The effect of local-global processing on contextual learning
56.303, Tuesday, May 14, 2:45 - 6:45 pm, Royal Ballroom 6-8
Lauren Bellaera1, Adrian von Mühlenen1, Derrick Watson1; 1University of Warwick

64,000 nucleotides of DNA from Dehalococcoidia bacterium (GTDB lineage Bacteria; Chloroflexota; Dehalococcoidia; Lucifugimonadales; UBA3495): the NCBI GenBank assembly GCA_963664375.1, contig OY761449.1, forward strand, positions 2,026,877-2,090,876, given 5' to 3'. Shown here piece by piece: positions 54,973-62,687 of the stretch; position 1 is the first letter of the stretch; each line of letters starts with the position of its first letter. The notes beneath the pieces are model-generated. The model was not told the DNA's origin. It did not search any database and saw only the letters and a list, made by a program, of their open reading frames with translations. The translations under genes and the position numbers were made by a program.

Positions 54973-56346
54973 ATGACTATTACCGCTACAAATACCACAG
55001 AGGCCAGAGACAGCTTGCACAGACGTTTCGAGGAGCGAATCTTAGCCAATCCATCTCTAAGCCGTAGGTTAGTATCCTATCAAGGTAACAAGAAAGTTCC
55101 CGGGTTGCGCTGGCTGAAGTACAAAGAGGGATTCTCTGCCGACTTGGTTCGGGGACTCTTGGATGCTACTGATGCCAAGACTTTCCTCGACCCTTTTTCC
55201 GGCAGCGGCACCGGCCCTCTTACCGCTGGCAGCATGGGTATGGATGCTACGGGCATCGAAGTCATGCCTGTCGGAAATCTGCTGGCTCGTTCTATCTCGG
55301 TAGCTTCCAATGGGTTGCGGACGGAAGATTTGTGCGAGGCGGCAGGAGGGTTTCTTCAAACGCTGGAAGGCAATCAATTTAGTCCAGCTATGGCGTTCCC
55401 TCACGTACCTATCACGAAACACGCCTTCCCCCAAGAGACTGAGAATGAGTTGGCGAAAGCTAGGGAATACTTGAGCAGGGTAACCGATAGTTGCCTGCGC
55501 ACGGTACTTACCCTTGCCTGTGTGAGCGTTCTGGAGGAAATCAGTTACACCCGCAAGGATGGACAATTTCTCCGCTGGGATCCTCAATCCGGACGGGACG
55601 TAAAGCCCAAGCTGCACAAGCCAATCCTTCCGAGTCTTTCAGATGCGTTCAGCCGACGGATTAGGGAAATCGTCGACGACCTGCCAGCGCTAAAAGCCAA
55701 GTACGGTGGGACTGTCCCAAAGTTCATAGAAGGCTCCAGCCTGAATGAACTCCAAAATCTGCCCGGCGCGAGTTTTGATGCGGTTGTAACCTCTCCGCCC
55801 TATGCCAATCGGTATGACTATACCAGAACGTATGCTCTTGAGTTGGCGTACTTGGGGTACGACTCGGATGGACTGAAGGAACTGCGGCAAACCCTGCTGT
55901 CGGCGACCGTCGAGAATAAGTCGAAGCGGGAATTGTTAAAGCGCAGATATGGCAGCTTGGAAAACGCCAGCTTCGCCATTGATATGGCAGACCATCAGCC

Repeated contexts allow us to find relevant information more easily. The ability to use such information has been called contextual learning and has been investigated using the contextual cuing paradigm. In this task, participants search for and identify the orientation of a target letter T amongst rotated Ls. Over blocks, RTs become faster for repeated spatial configurations (old displays) compared with novel configurations (new displays). Learning such repeated contexts has been proposed to depend on either global processing of the repeated contexts, or alternatively processing of the local region surrounding the target. The present study takes a novel approach by measuring differences in participants attentional bias (i.e. local or global) in relation to the amount of contextual learning. Twenty participants completed a shape detection task followed by a contextual cueing task. In the shape detection task participants were presented with large shapes consisting of smaller shapes and they had to decide whether the target shape was present or absent. The presentation of the target shape could either be presented at the local level (i.e. the smaller shape) or the global level (i.e. the larger shape). In the contextual cuing task participants completed 16 blocks with 24 trials in each (12 old and 12 new displays). Participants were then split into two groups, depending on whether their local RT - global RT was below (local-bias group) or above (global-bias group) the median. Participants in the local-bias group showed significantly stronger contextual cueing effects than participants in the global-bias group (152 vs. 39 ms, respectively). Furthermore, there was a strong negative correlation between global bias and contextual cueing (r = -0.61, p<.005). In conclusion, this study suggests that contextual learning depends more on local information than on global information. Furthermore, it highlights the importance of observer variables in relation to contextual learning.